People of color in the United States, especially poor people of color, are disproportionately affected by crime, the criminal justice system, and COVID-19. More than seven months into the pandemic, data remains scarce. COVID-19 – in its impact as well as in approaches to try to curb its spread – has exposed and may have exacerbated existing racial imbalances in the criminal justice and healthcare systems.
This report reviews racial disparities in health and criminal justice outcomes and explores, as well as possible, how those same disparities have been affected by the COVID-19 pandemic. It also highlights the need for clear, consistent data regarding the impacts of COVID-19 on justice populations in order to inform decisions about how to address racial disparities during and after this health crisis.
- Poor people of color, especially Black people, are overrepresented in the criminal justice system relative to their proportion of the U.S. population.
- Although racial disparities have narrowed in recent years, Black people are incarcerated in state prisons at a rate 5.1 times that of non-Hispanic White people. The incarceration rate for Blacks in jails is 3.5 times higher than that of White individuals.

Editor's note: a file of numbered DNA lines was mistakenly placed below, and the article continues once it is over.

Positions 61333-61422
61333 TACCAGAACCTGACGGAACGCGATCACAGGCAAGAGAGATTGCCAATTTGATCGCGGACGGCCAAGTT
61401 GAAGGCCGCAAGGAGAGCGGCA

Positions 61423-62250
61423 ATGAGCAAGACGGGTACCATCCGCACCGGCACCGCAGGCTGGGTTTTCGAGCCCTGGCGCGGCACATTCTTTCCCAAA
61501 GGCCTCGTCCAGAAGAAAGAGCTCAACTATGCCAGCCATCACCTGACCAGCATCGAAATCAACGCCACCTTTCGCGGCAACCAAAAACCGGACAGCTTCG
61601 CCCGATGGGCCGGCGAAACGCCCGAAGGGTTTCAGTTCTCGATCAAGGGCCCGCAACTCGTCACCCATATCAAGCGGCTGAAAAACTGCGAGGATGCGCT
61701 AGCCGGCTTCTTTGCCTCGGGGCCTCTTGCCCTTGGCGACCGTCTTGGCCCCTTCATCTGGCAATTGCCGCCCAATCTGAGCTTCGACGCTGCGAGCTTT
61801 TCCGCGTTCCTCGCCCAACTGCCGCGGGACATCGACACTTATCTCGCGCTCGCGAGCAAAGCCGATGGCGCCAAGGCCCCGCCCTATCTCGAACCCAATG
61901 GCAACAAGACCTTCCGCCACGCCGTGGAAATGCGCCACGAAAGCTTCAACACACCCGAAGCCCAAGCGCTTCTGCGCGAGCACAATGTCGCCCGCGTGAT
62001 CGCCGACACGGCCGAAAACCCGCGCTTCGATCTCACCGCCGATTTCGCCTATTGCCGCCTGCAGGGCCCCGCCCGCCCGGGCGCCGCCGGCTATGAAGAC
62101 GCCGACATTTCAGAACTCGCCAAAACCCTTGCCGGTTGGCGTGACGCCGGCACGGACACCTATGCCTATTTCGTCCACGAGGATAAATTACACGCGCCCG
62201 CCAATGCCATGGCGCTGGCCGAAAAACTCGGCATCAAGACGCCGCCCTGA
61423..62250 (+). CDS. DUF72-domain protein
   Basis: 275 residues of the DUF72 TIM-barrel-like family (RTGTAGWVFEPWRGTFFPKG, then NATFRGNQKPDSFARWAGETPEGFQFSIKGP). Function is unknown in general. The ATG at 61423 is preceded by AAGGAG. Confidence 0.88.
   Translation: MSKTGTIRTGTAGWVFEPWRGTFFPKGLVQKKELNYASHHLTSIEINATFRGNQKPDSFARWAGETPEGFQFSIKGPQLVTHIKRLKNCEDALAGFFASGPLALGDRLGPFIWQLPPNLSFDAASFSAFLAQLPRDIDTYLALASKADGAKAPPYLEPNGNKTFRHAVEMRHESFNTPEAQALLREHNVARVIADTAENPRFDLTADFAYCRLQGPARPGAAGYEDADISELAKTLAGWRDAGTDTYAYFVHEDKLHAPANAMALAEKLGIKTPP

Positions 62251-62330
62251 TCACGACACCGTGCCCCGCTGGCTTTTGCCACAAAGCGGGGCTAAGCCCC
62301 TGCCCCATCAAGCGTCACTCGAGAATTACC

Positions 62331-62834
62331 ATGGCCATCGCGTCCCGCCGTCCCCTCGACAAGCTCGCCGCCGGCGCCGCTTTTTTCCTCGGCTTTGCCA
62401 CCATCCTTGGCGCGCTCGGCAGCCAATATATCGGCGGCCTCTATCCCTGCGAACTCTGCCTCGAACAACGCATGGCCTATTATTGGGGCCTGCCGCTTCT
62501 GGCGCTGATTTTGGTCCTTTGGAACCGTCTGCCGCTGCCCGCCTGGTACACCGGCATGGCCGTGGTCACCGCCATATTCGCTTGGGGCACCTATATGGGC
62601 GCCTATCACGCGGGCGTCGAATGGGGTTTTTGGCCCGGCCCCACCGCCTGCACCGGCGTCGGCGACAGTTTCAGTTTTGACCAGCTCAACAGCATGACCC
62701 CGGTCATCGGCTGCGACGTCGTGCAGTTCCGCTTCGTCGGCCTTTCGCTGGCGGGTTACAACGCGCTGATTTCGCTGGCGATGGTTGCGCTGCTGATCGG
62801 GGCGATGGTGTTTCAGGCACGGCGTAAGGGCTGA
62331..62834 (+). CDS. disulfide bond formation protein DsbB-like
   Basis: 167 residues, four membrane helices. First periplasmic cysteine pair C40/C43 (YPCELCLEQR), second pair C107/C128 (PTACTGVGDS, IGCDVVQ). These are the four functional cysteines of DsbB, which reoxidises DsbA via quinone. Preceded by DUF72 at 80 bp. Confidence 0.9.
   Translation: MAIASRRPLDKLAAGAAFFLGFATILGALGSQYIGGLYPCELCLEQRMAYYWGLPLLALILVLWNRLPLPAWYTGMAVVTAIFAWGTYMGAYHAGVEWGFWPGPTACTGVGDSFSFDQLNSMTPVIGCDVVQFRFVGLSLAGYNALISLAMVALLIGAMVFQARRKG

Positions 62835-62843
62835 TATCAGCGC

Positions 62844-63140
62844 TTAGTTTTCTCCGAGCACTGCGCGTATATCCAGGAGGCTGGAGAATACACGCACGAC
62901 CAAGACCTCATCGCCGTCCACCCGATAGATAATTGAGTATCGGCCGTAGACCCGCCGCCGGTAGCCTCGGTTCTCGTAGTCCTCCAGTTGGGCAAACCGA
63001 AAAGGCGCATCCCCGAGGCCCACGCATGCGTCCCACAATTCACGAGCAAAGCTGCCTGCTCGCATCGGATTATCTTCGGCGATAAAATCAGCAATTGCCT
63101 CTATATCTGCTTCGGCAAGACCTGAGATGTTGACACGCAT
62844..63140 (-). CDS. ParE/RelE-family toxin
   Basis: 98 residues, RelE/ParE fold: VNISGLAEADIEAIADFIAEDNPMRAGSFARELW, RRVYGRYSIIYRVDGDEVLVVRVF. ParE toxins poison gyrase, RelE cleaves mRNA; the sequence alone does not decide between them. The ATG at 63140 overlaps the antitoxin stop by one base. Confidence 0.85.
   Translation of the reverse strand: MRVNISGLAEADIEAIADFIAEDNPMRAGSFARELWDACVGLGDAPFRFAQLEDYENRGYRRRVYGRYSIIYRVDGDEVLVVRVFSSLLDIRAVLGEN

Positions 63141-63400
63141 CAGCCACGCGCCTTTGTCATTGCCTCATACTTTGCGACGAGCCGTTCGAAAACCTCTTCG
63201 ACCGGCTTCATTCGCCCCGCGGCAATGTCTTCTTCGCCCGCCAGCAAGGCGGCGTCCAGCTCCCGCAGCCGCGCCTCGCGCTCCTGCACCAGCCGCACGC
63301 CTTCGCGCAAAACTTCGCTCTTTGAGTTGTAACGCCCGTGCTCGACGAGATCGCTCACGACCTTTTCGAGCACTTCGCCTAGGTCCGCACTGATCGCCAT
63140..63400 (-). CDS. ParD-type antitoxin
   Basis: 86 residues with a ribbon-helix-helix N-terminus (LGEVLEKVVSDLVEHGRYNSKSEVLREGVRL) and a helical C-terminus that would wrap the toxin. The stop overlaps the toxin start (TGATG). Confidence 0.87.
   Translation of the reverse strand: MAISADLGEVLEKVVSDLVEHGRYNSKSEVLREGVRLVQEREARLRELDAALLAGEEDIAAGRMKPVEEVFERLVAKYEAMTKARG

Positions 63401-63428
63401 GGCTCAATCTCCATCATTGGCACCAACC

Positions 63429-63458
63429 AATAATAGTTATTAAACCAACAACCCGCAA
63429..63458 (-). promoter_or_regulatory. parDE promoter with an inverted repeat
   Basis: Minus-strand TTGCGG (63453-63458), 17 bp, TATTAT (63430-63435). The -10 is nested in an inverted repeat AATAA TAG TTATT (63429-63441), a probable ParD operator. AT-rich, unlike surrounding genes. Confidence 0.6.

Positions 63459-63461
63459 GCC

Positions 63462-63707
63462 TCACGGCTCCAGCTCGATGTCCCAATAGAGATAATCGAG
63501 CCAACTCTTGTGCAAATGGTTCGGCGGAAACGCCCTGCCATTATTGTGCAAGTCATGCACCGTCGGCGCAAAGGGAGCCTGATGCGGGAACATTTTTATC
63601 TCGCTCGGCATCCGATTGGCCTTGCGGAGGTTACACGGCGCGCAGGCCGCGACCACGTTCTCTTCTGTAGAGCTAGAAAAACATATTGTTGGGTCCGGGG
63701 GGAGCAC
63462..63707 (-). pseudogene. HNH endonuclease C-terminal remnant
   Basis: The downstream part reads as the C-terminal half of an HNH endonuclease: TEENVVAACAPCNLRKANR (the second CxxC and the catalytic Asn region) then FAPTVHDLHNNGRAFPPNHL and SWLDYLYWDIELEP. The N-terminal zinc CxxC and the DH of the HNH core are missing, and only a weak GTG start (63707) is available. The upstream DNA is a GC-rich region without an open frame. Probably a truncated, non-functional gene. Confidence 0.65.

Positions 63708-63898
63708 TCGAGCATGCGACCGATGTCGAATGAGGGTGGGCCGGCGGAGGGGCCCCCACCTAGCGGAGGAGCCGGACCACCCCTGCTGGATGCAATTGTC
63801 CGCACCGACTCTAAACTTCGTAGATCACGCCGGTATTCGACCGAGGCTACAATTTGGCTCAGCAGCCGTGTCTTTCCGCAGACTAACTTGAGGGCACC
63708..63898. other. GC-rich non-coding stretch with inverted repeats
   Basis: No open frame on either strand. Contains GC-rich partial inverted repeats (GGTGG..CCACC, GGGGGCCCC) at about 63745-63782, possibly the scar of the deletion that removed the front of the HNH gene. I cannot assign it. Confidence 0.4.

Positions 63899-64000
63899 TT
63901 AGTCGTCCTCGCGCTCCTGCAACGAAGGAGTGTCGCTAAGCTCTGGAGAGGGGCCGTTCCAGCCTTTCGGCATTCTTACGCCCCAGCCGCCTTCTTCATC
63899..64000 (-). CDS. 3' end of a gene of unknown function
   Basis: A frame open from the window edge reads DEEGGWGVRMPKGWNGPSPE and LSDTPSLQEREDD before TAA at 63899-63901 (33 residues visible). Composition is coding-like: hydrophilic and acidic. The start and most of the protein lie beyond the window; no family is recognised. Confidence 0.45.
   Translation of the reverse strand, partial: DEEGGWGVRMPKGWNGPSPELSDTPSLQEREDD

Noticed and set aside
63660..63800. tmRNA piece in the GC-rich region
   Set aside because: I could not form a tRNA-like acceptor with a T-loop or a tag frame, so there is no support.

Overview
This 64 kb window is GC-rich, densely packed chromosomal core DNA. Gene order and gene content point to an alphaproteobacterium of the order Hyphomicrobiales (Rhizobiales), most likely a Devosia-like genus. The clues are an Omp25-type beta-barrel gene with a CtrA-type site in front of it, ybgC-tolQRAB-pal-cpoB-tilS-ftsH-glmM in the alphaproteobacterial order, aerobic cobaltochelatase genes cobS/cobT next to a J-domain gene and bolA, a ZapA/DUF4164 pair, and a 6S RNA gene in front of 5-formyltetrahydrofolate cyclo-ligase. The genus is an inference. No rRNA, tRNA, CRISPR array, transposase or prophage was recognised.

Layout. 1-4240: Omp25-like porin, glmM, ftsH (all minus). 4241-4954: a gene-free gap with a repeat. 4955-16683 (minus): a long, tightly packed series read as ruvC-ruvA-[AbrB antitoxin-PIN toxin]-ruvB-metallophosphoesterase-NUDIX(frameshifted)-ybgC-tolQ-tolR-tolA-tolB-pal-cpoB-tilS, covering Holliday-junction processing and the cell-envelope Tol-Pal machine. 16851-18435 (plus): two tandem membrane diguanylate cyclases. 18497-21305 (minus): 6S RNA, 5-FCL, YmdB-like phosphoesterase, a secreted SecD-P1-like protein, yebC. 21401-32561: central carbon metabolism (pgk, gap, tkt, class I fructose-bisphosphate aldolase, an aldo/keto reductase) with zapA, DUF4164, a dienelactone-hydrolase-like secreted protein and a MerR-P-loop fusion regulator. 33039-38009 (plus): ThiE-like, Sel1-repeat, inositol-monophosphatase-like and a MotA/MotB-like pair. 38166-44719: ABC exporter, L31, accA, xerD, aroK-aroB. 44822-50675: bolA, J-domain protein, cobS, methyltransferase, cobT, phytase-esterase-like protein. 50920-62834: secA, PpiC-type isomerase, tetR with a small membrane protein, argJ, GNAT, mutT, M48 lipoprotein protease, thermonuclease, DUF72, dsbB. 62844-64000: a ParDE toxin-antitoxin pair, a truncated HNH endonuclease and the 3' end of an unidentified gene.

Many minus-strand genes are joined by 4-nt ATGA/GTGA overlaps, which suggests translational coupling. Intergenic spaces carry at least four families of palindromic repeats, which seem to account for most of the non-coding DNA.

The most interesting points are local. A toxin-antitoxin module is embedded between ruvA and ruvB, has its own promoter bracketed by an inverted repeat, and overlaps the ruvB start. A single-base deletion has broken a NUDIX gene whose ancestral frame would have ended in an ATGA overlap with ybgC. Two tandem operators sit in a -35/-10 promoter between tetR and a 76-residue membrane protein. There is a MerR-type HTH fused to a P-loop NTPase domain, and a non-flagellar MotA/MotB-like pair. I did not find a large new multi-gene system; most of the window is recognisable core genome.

- Minority populations in the United States experience higher rates of disease and illness, including those that elevate risk of COVID complications.
- 13% of Black adults have a diabetes diagnosis, compared to 8% of Whites; 12.6% of Black children have asthma, while the rate is 7.7% for White children; 42% of Black adults have hypertension, compared to 28.7% of White adults.
- People of color have experienced higher infection and mortality rates from COVID-19.
- Within counties, Latino and Black residents are three times as likely to contract the virus as their White neighbors.
- Half of the people who died of coronavirus in the first seven months of 2020 were people of color and their relative death rates have risen faster as the pandemic has progressed.
- More analysis and study are needed, but the COVID-19 pandemic may have exacerbated racial disparities in the criminal justice system.
- As jail populations began to fall in March at the onset of the pandemic, there were increases in the proportion of people who were Black, who were booked on felony charges, who were male, and who were 25 or younger.
- These changes in the population composition persisted even as jail populations began to rise again in early May.
- Only a few correctional systems have released data on the racial and ethnic breakdown of COVID-19 cases in facilities, making it nearly impossible to track the demographic impact of COVID-19 on the incarcerated and supervised populations.
- Leaders need COVID-19 infection and mortality data for justice-involved populations by race and ethnicity to obtain a full picture of how the virus has affected disparities in the justice system.